This guy is at the bottom of the food chain. Inspired by the riches of his neighbor Ms. Jones, who has been making more than ten grand a month in AdSense revenue, he plans a course of action. He "invests" in a clickbot software( a simple google search reveals many) and gets a list of anonymous proxy addresses. He then goes to register a few domains and hires someone off of elance to create a "network of sites"and " click bot " . He hopes that the interlinked sites will provide each some "link popularity" and increase his page rank. If only it were that simple! He then proceeds to use the 30 dollar clickbot to start clicking on the sites. Or he could click on them himself manually using the proxies. We don't call him click monkey for nothing. He clicks and clicks all the way to see his account getting banned. No banana for this monkey! His calls of despair to google fall on deaf ears. This person is likely to quit, but sometimes retries to get up the food chain, the Wanna -Be-Fraudster.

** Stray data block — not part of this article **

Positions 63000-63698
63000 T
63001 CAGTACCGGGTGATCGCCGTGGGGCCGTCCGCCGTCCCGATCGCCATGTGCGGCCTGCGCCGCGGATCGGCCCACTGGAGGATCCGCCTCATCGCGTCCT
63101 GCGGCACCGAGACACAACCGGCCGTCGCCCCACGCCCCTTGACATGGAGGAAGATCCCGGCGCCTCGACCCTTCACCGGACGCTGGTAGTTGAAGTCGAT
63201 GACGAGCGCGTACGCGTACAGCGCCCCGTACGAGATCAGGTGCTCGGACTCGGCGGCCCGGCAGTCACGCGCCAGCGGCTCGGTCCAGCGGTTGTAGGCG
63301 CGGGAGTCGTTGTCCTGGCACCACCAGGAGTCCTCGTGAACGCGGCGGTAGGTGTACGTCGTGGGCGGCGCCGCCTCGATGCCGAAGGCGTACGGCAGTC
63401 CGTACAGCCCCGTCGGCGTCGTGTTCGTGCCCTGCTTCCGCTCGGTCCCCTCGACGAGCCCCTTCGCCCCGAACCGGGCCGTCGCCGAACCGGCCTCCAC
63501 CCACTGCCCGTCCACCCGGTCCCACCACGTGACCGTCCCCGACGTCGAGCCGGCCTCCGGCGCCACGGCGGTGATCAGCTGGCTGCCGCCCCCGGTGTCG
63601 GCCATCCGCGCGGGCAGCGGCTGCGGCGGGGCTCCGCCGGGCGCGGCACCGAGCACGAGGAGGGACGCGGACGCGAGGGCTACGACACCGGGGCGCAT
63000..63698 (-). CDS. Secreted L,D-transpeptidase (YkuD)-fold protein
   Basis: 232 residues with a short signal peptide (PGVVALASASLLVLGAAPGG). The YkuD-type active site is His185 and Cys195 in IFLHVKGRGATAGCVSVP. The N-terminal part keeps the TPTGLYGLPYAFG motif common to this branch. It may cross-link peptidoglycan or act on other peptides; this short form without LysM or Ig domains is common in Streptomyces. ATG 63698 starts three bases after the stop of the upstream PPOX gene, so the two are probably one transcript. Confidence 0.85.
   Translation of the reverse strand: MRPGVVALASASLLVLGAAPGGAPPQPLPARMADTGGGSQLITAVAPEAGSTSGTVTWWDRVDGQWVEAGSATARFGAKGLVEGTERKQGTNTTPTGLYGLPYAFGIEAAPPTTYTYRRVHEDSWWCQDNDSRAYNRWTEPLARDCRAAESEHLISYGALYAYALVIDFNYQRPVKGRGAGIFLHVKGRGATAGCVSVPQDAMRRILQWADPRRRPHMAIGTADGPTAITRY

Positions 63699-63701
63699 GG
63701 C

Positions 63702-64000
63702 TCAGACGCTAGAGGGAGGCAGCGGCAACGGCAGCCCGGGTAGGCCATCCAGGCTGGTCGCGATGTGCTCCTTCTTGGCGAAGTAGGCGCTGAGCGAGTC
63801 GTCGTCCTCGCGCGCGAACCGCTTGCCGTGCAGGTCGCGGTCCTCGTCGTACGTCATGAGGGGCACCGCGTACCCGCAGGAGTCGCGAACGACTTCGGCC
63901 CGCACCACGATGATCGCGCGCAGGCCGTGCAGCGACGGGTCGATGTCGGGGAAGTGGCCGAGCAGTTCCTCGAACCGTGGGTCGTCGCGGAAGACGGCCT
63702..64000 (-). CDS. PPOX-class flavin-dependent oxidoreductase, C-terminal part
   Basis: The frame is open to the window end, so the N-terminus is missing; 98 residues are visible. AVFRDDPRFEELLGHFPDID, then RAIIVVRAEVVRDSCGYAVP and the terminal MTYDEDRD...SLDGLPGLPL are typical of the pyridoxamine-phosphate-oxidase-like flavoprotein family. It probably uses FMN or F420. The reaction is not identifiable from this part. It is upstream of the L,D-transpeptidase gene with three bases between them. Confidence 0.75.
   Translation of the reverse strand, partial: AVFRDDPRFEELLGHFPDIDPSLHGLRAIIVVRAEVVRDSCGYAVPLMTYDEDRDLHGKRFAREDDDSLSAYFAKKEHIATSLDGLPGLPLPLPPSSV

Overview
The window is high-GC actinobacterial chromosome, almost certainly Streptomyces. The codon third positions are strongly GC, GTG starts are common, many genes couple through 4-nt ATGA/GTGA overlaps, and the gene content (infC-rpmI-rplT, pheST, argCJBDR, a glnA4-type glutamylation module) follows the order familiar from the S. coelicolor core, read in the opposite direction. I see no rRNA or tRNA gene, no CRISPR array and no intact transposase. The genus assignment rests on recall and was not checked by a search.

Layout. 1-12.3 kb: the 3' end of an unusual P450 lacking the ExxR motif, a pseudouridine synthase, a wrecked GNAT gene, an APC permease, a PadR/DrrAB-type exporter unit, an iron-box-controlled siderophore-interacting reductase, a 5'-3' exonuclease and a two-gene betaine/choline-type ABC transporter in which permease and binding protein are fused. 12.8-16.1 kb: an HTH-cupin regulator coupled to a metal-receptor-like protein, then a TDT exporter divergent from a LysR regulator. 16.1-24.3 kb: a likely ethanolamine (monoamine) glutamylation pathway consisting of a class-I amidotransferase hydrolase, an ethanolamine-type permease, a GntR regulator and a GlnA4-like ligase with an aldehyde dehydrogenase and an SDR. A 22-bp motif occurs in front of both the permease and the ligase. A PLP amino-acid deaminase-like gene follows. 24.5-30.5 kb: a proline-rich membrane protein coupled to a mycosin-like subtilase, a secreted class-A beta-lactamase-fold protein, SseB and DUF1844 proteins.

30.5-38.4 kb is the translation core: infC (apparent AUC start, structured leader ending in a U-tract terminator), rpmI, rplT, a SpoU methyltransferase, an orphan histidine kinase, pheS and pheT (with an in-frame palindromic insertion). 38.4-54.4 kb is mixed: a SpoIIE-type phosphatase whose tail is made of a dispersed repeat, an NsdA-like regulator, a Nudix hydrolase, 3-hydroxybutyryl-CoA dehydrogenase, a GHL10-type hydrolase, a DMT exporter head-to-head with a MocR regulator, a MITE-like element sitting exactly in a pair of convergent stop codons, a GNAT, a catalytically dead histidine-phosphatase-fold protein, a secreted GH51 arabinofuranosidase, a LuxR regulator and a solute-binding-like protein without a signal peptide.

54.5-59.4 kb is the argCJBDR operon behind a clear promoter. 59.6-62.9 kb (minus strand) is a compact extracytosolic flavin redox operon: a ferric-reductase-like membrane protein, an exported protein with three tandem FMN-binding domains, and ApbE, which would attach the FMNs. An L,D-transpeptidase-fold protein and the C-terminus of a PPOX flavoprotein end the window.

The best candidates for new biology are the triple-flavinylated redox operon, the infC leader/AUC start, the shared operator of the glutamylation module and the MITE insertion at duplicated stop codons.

Wanna -Be Fraudster ( aka BOZO):

This girl searches for high paying keywords like "home loan equity" (current ad words rate: 45 dollar), or "web hosting" (ad words costing 20 dollar). She correctly guesses that the AdSense payout is proportional to what Google earns and therefore homes in on such words. Her strategy is to make a page with contents that are appropriate for the targeted high payout keyword. She moves ahead by clicking on the link multiple times and recruits friends and family to give them a click. Or ten!